With less than two weeks to go as US President, Donald Trump was a sitting target. Big tech made billions from Trump’s outpourings for years – only to put a stop to them days before he’s got to hand over the White House. Hypocrites are suddenly brave.

Progressives could be next

Furthermore, the notion that tech companies have content guidelines that they consistently and uniformly enforce beggars belief: Ayatollah Khamenei, for one, is still allowed to tweet calls for the violent destruction of the ‘Zionist Regime’. Enforcement appears to respond to political pressure. But social media have become the digital agora for exchanging opinions and it is not okay for just a few companies to be the bouncers.

Yet progressive forces must not allow Twitter’s action to distract them from a key issue: What role do tech companies play in our societies and how can they be forced to act for the common good? Psychology professor Geoffrey Miller writes: ‘Twitter is a de facto public utility, and it should act as non-partisan as an electric company.’ The argument that tech giants, as private enterprises, should be free to choose their business practices is especially hard for leftists to accept. After all, progressives and unions have been fighting for years against unworthy working conditions in the almost unregulated gig economy.

Should all opinions be allowed free expression? Of course not. However, numerous rules and laws already exist.

Antipathy to Trump should not obscure the fundamental problem. Of course, his behaviour has been extremely irresponsible. But big tech must not be free to decide which opinions are acceptable and which are not. This is not about the person but rather, the principle. While many observers believe that silencing Trump is justified, this is not how to do it. If this practice prevails, the next time the other side may benefit – or lose. Who can guarantee that Silicon Valley CEOs won’t soon have a righteous Democrat in their cross hairs?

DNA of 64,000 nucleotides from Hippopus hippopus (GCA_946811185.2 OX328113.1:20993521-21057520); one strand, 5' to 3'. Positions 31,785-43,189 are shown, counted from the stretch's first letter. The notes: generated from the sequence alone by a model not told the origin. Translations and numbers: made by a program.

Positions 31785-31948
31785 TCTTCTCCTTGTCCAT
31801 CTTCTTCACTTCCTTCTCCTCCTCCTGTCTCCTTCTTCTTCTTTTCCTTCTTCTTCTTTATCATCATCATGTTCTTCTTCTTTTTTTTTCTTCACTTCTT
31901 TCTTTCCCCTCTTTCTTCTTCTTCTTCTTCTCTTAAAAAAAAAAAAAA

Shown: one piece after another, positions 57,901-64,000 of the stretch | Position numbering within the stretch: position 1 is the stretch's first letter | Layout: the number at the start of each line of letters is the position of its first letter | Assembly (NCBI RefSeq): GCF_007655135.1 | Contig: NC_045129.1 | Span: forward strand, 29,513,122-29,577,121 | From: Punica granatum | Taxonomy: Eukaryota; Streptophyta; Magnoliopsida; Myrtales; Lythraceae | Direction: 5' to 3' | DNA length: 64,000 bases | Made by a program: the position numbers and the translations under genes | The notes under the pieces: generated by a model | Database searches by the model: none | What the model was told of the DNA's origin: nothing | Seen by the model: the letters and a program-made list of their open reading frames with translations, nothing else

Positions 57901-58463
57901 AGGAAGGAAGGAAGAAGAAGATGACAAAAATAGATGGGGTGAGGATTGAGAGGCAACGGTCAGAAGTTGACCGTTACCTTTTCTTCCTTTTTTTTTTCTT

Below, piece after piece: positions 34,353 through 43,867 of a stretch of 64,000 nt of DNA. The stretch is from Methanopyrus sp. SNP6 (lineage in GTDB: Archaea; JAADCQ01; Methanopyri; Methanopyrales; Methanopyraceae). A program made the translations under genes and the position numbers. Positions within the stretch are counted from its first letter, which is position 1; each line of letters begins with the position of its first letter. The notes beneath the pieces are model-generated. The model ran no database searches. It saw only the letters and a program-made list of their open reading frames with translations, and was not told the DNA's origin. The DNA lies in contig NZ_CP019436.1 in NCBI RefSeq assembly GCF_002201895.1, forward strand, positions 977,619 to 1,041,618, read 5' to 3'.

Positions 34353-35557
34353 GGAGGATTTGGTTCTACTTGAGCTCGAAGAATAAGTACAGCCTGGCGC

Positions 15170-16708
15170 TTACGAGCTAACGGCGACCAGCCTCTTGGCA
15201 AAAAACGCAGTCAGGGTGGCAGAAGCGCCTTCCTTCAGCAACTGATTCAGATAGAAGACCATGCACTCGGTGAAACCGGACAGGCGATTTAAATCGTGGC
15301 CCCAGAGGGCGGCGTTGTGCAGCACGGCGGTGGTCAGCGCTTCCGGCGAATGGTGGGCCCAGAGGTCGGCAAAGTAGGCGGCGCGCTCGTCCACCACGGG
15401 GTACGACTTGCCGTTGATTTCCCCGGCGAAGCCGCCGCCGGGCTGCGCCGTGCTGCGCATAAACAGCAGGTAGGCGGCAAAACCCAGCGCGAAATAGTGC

Trump’s martyrdom

Should all opinions be allowed free expression? Of course not. However, numerous rules and laws already exist. In most countries, threats, defamation and incitement to violence, among other things, are illegal; in Germany, Holocaust denial is a criminal offence. Tech companies are overshooting the mark by allowing themselves to silence disagreeable political opinions and eliminate annoying competitors in the name of justice. Free speech is often the only way to defend truth and values, discourse and democracy.

Trump is a powerful individual. Usually, though, it’s the powerless who are silenced. In recent days, many social media accounts have been suspended: Twitter didn’t just block right-wing channels, but also the more left-wing podcast Red Scare and the People’s City Council of Los Angeles, a local advocacy group and watchdog.

Finally, there’s the question of the measure’s efficacy. ‘If you hang a despot, they become a martyr,’ says Tom Walker as the fictional journalist Jonathan Pie. After the Capitol attack, Trump was universally condemned and had his back against the wall. But now big tech could cause Trump and his supporters to gain momentum: ‘This is a win for Trump.’

Indeed, Silicon Valley is presenting him the perfect parting gift: victimhood. The CEOs from Big Tech are once again enabling Trump, who has systematically deluded his fans into believing he’s the only one fighting the elites. This time, they’re making it easy for Trump to assume the role of the opposition – out of office.